Ruidoso is a small town nestled in the mountains of southwestern New Mexico between Albuquerque and El Paso, Texas. A resort close to skiing and hiking activities, the city of 5,000 is a good place to get in touch with your Western roots -- this is Billy the Kid country. The area also is home to Smokey the Bear, the iconic symbol of the U.S. Forest Service.
Billy the Kid Country
William H. Bonney, aka Billy the Kid, hung out around these parts. He was friends with the Dowlin and Lesnet families of Ruidoso. Local legend has it that Annie Lesnet once hid him in a barrel of flour at Dowlin's gristmill, according to the New Mexico tourism bureau. The still here is the oldest building in Ruidoso, and one of the few remaining working water mills in the southwest. An 84-mile-long, triangular-shaped national scenic byway that goes from Ruidoso to Hondo to Capitan and back to Ruidoso is named for the colorful outlaw.
Smokey the Bear Country
Smokey the Bear was just a tiny cub when he was rescued clinging to a burned tree in the Capitan Mountains of what is now the Smokey Bear Ranger District, headquartered in Ruidoso, in Lincoln National Forest. The cub, nicknamed "Hot Foot Teddy" because of his burned paws, eventually made his way to the U.S. Forest Service, which built a public relations campaign around him: "Only You Can Prevent Forest Fires." Smokey lived the rest of his life at the National Zoo in Washington, D.C. His remains were returned to New Mexico after his death at age 26; he is buried at Smokey Bear Historical Park in Capitan, less than 20 miles from Ruidoso.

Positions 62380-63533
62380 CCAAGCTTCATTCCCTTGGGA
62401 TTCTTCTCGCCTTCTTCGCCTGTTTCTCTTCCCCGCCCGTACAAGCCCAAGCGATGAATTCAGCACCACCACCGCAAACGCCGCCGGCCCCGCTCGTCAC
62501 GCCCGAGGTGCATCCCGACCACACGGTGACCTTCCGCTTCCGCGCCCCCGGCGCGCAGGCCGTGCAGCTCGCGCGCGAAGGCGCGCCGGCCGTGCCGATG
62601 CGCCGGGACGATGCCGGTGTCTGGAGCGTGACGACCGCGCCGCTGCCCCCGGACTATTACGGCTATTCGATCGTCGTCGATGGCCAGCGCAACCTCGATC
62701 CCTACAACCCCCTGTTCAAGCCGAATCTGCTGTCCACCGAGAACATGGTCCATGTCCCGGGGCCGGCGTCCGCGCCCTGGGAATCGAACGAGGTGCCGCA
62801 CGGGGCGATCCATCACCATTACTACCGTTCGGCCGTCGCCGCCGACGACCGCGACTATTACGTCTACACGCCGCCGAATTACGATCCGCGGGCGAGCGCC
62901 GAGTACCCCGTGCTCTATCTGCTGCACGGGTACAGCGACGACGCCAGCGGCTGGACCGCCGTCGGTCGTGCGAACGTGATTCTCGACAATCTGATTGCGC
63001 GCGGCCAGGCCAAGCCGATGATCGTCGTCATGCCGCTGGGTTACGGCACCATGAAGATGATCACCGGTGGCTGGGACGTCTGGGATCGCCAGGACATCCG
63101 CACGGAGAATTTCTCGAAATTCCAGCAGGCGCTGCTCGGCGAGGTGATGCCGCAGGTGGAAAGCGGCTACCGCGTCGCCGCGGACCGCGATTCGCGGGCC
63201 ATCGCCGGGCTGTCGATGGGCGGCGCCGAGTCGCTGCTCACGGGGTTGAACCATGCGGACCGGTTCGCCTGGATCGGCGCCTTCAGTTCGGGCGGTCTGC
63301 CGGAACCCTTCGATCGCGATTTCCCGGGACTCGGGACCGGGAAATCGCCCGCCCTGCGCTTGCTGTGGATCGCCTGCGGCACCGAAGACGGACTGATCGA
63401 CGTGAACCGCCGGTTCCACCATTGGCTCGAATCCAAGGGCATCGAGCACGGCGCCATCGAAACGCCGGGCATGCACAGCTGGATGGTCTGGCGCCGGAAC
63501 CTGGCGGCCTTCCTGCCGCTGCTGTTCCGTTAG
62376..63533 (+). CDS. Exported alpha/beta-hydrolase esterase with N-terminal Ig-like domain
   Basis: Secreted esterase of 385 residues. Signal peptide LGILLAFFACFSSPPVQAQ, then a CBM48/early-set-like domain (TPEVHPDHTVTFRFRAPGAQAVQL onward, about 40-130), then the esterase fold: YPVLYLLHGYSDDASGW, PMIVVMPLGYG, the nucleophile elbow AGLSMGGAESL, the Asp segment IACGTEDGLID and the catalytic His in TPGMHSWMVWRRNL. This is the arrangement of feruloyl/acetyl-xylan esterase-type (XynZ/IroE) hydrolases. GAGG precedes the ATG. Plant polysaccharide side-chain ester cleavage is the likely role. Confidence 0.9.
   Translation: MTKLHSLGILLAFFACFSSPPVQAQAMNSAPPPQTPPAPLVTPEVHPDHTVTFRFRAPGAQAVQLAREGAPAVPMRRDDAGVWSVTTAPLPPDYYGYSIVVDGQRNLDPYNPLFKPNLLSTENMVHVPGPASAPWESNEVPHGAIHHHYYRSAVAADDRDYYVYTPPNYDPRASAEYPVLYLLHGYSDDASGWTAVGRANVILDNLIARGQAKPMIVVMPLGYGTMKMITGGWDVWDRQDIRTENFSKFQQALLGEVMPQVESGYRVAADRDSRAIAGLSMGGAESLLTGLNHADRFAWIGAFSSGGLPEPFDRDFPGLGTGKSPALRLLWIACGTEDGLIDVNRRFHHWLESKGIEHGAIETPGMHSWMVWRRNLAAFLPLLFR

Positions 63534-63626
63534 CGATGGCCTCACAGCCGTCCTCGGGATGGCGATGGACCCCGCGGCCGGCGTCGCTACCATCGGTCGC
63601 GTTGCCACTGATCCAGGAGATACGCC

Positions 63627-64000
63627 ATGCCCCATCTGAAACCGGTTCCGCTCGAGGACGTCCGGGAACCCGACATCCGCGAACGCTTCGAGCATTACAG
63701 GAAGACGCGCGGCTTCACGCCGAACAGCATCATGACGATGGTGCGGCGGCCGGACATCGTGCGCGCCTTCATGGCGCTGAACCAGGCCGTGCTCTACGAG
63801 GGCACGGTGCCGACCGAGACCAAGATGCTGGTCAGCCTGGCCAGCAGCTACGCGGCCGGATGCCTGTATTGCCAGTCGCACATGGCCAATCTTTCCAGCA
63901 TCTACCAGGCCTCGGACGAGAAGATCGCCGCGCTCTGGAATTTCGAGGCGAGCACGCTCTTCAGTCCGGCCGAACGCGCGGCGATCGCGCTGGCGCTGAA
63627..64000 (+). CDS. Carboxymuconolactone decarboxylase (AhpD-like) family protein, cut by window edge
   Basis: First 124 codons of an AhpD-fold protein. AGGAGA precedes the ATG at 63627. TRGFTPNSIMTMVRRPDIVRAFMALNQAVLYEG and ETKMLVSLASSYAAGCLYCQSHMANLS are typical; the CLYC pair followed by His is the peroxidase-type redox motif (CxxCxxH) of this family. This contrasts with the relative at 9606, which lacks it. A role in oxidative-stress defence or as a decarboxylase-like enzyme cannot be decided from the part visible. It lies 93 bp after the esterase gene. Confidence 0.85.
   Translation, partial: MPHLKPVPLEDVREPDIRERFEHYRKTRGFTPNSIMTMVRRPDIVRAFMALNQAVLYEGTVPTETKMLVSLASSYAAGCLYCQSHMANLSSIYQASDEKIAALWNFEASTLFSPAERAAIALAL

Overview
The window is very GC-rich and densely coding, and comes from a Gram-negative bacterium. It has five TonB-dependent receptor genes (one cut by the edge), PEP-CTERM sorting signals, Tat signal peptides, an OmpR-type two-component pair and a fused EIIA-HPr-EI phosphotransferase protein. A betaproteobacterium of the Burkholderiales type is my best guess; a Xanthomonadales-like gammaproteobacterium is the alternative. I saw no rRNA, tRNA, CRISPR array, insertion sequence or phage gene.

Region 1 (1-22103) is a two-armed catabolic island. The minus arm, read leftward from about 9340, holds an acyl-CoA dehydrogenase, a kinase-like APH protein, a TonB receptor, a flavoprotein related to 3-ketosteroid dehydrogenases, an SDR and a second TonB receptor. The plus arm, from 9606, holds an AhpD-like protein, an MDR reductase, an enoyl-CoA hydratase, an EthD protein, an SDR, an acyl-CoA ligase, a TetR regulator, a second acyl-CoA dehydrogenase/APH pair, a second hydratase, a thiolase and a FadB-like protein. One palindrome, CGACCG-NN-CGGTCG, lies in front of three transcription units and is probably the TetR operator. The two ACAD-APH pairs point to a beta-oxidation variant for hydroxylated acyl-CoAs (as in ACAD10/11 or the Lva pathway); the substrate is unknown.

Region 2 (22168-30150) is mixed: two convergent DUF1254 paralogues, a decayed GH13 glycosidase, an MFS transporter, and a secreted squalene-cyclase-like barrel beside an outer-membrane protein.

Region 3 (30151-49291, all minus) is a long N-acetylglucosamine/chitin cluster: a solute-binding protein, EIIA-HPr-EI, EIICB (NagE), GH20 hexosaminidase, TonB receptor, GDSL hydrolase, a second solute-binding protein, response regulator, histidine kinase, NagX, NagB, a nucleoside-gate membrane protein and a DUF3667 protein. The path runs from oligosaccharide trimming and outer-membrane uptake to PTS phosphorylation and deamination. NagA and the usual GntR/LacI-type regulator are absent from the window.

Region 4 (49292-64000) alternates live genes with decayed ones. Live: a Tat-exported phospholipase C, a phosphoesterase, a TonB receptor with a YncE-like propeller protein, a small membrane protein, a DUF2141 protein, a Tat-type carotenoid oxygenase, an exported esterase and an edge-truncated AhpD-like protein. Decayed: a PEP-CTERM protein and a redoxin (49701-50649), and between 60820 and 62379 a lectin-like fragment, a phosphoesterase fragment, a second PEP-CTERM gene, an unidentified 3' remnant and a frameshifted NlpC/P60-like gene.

Three museums in the Ruidoso area offer visitors the opportunity to learn more about the West, its culture and its times. The Hubbard Museum of the American West in nearby Ruidoso Downs has a collection of horse memorabilia including saddles, bits and carriages from around the world. The museum became the first New Mexico museum to be affiliated with the Smithsonian Institution. The Ruidoso River Museum centers on Lincoln County in the 1870s and 1880s, times when Billy the Kid hung around. The museum also displays items owned by celebrities such as Elizabeth Taylor and Elvis Presley. The Fort Stanton museum is not that far from Ruidoso as the crow flies, but since no roads lead directly to it from Ruidoso, it is accessed via Capitan, 27 miles away. The fort was constructed in 1855 and used as a military fort until 1896. It served as an internment camp for German seamen during World War II.
Horses and Gambling
Wanna make a bet you'll enjoy this attraction? The Ruidoso Downs Racehorse Hall of Fame, at the Ruidoso Downs track, holds races between Memorial Day and Labor Day each year. Admission to the museum is free. The Billy the Kid Casino, opened in 1991, is affiliated with the racetrack and has more than 300 slot machines.